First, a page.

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08 January 2010

Multi-tasking, circa. 1918

So you think today's mothers juggle? I am reading "Cider with Rosie", which Lichfield gave to Helskini for Christmas and she graciously let me read first. I was amused to find the following, and am slightly heartened to see I'm no worse off than Laurie Lee's mother was, nearly 100 years ago. In this scene he describes a typical evening after school:

Indoors, out Mother was cooking pancakes, her face aglow from the fire...The time had come for my violin practice. I began twanging the strings.... Mother was still frying and rolling up the pancakes.... Now and then I got a note just right, and then Mother would throw me a glance ... of piercing, anxious encouragement as she side-stepped my swinging arm. Plump in her slippers, one hand to her cheek, her pan beating time in the other, her hair falling down about her ears, mouth working to help out the tune -- old and tired though she was, her eyes were a girl's....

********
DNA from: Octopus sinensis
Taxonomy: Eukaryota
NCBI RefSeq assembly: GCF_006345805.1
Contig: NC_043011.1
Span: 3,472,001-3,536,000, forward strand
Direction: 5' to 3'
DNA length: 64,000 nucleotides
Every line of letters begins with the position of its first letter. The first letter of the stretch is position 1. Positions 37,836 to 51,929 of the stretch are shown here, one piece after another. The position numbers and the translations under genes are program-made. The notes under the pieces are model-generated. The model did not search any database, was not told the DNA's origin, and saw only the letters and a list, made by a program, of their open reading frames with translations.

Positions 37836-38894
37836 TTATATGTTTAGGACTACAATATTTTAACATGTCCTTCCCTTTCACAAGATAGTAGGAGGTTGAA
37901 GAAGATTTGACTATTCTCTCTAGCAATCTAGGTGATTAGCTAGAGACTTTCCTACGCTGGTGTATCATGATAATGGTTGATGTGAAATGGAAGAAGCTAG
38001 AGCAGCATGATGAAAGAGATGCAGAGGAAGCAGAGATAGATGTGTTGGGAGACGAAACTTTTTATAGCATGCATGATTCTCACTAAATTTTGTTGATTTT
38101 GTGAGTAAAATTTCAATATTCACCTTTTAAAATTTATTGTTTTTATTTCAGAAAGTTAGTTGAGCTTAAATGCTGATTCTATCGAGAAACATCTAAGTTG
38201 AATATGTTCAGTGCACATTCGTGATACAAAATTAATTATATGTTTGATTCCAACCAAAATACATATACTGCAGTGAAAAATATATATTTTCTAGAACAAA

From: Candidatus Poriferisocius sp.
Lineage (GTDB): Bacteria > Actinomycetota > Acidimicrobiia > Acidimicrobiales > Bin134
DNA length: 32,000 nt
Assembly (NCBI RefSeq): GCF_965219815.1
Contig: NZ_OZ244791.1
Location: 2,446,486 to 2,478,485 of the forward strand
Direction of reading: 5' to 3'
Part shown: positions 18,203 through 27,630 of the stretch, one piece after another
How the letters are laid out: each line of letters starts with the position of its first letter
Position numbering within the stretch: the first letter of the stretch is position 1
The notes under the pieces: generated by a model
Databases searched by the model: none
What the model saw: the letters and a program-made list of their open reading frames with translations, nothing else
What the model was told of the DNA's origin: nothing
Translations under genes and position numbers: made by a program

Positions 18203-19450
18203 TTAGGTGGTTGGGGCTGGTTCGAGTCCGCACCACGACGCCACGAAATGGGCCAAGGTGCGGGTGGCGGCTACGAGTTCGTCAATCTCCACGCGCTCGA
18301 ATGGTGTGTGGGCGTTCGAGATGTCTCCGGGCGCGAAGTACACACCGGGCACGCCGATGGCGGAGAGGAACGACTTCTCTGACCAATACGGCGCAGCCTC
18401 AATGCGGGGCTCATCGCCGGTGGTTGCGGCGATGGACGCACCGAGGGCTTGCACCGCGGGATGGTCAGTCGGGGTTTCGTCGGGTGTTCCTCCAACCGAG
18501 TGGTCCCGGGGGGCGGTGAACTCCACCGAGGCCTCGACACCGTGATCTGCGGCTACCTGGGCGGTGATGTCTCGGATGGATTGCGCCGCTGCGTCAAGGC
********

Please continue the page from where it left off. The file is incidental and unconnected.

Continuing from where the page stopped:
Mother always ate standing up.... She ruled the range and all its equipment with a tireless, nervous touch. Eating with one hand, she threw wood on with the other, raked the ashes, and heated the oven, put on a kettle, stirred the pot, and spread out some more shirts on the guard.

-- from the chapter called "The Kitchen", in Cider with Rosie by Laurie Lee.



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